Curatorial Minds Lab 2021
Curatorial Minds Lab is a bimonthly gathering (online/on-campus) of SMU alumni and current students interested in deepening their understanding of the historical development of curatorial practices and the study of contemporary art display theory/practice including exhibition typologies and curatorial models. In the framework of this program, history, theory, contextualization, organization, and execution of curatorial projects will be discussed, evaluated, and critiqued.
The Curatorial Minds Lab is a program designed by SMU Pollock Gallery Director, Sofia Bastidas Vivar in collaboration with Assistant Director of the Hamon Arts Library and Hawn Gallery curator, Beverly Mitchell. The space for this theorization and practice will be in the Hawn Gallery at the Hamon Arts Library, accompanied by materials and texts.
CML fellows will also moderate a series of online public talks given by curators established or emerging in their careers. Included in these series are Taylor Renee Aldridge, Sofia Casarin, Yina Jiménez Suriel, and May Makki. Dates for these series are Wednesday February 24, March 17, April 7, and April 28 at 5:30 pm.
Curatorial Minds Lab will be hosted by the
Hawn Gallery in the Jake and Nancy Hamon Arts Library. Using and thinking
about/around the gallery space within a library as a model for curatorial
experimentation within the university and beyond is central to the lab.
We will visit the university libraries, learn about their
collections and manifest new possibilities to intertwine contemporary arts and
experimental artistic practices into already existing discourses.
Curatorial Minds Lab Fellows
Aidan Ellis (she/her) is a second-year student from Austin, TX pursuing majors in Film & Media Studies and English with minors in Human Rights and Art History. She applies her diverse academic interests to examine how the ideation, production, curation, and reception of cultural texts respond and relate to Human Rights topics and issues. She is particularly fascinated by texts as mechanisms for empathy, and she hopes to produce and curate texts in ways that utilize this mechanism to achieve meaningful, cross-cultural understanding.
Elise Huff is a recent graduate from Southern Methodist University. During her time as an undergraduate, she was a recipient of SMU's Engaged Learning Fellowship, conducting independent research on the intersection of nonverbal and verbal modes of communication and its impact on 1st and 2nd generation Germans and Mexicans in the United States. Recently, she interned for the Dallas Art Fair, as well as Site 131, a contemporary art gallery. She currently is enrolled in Harvard's CopyrightX program, examining topics related to art law, as well as intellectual and cultural property. Elise plans to pursue a master's degree in art history this upcoming fall, and her primary research interests include the use of legal documents in Conceptual art and the role of authorship in collaborative or performance-based works.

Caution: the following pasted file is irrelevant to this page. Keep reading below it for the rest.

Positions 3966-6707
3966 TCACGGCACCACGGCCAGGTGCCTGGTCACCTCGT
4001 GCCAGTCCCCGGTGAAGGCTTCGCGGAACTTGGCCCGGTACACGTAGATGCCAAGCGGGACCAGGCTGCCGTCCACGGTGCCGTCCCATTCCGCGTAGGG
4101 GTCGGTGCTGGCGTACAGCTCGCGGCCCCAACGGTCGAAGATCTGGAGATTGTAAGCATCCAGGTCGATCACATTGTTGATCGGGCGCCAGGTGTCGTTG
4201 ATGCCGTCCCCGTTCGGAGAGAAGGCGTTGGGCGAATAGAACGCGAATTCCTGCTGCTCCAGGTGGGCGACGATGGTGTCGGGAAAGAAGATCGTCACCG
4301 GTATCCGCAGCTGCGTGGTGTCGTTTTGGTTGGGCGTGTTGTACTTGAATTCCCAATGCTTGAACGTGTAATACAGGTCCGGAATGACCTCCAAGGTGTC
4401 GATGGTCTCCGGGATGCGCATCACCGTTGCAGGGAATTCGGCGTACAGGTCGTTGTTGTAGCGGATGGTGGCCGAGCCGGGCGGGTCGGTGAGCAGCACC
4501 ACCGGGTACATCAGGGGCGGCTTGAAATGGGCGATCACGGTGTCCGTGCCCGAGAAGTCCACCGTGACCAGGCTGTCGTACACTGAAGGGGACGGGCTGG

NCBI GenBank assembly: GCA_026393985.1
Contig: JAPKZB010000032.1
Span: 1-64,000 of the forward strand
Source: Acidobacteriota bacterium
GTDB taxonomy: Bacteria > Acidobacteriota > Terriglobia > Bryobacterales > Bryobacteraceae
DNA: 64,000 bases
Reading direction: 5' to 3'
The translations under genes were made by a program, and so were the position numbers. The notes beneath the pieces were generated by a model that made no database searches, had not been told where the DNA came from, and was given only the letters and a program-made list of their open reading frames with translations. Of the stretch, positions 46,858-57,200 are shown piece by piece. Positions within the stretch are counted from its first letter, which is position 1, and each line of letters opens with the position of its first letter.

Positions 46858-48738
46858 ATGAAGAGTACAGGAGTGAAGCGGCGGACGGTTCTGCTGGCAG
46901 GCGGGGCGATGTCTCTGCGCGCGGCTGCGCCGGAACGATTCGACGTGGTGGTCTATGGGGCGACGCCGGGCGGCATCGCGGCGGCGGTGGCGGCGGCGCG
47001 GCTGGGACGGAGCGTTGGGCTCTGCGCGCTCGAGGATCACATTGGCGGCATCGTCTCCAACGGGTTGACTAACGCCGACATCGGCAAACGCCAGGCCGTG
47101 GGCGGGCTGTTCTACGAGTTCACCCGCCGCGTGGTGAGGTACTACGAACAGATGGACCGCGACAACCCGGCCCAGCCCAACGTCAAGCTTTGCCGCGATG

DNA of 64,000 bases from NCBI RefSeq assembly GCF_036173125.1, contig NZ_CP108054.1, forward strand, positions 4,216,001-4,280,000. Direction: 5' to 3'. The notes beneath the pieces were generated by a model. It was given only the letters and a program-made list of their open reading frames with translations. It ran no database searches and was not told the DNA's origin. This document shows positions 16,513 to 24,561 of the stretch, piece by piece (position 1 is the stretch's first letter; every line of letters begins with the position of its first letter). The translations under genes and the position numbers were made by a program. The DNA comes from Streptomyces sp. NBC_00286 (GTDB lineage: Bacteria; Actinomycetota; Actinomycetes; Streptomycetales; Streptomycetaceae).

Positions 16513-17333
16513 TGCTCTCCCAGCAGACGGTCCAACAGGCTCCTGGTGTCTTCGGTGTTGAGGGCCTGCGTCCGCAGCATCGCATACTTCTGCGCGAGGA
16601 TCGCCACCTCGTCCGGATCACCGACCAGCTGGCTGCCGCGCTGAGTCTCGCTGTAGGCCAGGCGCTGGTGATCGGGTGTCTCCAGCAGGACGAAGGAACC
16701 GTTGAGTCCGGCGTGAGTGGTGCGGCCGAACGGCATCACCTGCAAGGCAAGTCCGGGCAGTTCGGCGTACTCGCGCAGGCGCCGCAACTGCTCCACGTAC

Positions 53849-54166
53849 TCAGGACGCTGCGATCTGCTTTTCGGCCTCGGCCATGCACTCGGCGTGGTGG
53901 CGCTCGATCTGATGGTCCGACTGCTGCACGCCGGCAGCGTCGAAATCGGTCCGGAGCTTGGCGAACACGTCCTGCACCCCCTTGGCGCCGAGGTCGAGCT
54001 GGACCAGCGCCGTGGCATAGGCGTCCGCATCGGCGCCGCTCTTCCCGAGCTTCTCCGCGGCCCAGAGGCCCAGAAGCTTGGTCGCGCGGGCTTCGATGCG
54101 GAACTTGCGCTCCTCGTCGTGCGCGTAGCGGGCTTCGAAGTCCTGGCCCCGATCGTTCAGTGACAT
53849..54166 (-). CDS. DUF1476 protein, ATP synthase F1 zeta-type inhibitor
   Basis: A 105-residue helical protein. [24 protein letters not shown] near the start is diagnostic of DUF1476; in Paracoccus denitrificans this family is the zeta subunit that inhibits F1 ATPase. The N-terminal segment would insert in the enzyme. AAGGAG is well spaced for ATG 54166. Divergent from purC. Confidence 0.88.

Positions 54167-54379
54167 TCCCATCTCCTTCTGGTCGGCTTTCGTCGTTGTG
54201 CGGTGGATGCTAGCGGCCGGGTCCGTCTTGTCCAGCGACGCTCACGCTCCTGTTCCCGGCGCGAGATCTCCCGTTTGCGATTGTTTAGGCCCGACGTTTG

Adrienne Lichliter-Hines is a printmaking and paper artist and educator working in Dallas, Texas. She received her MFA from Clemson University in 2014 and has a Bachelors of Arts in art history and painting from Southern Methodist University. Her work has been shown throughout Texas and the United States as well as abroad in China, Japan, Egypt, Italy, and the UK. She has been an invited resident artist at The Kala Art Institute in Berkeley CA, 100 West in Corsicana TX, Artscape in Toronto, Canada, and Zygote Press in Cleveland OH. She is currently the Marketing and Programs Manager of The Cedars Union, a nonprofit art incubator in Dallas, TX, and the Advisory Board President of Corsicana Artists and Writers Residency. Adrienne maintains a modest studio practice exploring photographic textures and non-objective mark-making through lithography in an effort to challenge the hierarchy of commodified attention.
Gabriela Paiva de Toledo is a second-year Ph.D. student in the RASC/a: Rhetorics of Art, Space, and Culture at Southern Methodist University. She received her B.A. in History with an Art History minor from the University of Campinas (Brazil) in 2015 and her M.A. in Art History from the same institution in 2017. Currently, her interests lie in Contemporary Brazilian art and photography.
Sophia Salinas is a senior SMU undergraduate student working towards a BA of Art History and a BBA in General Business. She has focused her studies on modern and contemporary art with attention to feminist theories of agency, embodiment, and technology, and is currently completing a thesis on Cyberfeminist Art Practices. She is also the current AAMD Intern in Museum Education at the Meadows Museum.